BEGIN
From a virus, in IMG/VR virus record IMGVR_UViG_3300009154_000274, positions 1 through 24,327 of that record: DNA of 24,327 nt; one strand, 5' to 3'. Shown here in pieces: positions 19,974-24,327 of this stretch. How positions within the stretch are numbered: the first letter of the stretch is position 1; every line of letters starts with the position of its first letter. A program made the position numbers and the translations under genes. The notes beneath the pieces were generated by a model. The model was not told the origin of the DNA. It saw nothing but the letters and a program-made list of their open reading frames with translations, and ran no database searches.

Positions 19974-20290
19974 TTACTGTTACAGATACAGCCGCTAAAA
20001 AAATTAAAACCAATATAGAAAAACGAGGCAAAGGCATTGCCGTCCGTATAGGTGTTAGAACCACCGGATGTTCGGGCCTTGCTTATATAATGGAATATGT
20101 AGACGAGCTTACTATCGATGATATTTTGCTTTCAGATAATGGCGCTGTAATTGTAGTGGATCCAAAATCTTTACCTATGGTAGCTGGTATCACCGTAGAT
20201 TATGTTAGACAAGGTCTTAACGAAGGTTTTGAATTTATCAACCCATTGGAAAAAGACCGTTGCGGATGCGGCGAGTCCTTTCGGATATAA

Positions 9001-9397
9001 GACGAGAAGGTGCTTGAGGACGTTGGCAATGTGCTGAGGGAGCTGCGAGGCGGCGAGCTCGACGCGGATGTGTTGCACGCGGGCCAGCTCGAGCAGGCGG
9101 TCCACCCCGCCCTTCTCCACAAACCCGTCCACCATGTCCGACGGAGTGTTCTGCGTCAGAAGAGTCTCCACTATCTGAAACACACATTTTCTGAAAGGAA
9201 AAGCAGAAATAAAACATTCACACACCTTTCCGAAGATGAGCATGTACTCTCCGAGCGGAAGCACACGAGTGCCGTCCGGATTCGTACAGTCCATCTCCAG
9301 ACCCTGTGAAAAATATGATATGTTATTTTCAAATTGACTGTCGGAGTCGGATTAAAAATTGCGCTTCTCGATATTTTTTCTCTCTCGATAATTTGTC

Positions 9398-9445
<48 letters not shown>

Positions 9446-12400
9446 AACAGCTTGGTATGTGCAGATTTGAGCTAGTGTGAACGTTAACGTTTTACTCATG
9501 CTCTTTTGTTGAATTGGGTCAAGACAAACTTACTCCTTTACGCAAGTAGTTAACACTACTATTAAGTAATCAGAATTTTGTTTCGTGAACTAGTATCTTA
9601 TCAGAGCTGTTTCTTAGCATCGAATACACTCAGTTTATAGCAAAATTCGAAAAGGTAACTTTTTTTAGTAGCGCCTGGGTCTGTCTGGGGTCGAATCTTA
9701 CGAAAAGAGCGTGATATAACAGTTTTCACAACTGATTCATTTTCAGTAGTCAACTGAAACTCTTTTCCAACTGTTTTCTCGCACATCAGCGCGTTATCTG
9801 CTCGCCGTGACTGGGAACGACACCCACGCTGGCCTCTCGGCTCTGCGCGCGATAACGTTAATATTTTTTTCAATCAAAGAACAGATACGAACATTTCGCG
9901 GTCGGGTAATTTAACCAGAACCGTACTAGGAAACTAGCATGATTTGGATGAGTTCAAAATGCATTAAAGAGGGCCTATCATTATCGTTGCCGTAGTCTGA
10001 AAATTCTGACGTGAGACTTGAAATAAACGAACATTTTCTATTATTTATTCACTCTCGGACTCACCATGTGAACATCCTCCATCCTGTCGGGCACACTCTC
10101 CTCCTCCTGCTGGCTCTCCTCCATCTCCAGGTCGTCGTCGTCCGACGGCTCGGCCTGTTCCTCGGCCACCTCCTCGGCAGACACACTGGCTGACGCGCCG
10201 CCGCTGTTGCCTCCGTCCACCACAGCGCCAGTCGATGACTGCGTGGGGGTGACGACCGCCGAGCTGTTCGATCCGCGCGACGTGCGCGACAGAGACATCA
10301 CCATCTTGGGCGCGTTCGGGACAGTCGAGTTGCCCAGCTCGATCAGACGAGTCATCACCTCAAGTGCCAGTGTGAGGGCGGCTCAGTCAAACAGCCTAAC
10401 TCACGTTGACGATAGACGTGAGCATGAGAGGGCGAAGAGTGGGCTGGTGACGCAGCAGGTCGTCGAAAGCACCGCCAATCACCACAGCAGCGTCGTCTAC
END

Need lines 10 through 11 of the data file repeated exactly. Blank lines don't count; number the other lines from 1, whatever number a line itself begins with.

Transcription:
9201 AAGCAGAAATAAAACATTCACACACCTTTCCGAAGATGAGCATGTACTCTCCGAGCGGAAGCACACGAGTGCCGTCCGGATTCGTACAGTCCATCTCCAG
9301 ACCCTGTGAAAAATATGATATGTTATTTTCAAATTGACTGTCGGAGTCGGATTAAAAATTGCGCTTCTCGATATTTTTTCTCTCTCGATAATTTGTC